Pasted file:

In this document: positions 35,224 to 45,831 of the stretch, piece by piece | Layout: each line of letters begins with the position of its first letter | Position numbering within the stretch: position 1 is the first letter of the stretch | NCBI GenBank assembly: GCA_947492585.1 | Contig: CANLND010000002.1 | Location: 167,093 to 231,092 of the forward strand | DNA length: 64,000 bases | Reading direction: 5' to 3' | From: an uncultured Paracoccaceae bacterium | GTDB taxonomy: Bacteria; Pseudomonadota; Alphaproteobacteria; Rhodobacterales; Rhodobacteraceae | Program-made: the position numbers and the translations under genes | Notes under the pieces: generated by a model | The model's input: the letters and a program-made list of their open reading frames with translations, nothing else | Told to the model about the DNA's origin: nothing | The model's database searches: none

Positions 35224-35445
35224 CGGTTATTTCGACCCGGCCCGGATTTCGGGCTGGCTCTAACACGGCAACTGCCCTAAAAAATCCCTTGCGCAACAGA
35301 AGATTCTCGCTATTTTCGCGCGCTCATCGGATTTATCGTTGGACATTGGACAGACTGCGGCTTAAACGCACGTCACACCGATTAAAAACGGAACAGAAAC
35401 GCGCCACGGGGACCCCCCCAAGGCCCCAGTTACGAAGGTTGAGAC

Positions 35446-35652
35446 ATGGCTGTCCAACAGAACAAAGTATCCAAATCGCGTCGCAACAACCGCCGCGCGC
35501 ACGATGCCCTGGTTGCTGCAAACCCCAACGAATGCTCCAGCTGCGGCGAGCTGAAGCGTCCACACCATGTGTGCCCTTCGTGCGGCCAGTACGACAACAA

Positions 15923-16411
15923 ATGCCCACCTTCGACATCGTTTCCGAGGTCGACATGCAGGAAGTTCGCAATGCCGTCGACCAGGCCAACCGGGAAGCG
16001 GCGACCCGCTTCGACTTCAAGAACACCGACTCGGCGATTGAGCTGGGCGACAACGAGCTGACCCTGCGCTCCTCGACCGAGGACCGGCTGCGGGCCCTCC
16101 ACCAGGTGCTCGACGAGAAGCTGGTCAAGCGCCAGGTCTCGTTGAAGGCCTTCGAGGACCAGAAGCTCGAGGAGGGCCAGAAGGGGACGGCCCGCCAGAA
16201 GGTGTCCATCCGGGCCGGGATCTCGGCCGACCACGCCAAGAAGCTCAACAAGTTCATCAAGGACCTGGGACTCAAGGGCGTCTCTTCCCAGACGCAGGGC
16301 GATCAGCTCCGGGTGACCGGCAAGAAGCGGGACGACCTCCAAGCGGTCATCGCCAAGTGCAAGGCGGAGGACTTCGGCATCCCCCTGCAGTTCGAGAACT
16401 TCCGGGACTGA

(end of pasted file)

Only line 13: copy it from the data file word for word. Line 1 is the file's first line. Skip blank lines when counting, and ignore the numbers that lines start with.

16201 GGTGTCCATCCGGGCCGGGATCTCGGCCGACCACGCCAAGAAGCTCAACAAGTTCATCAAGGACCTGGGACTCAAGGGCGTCTCTTCCCAGACGCAGGGC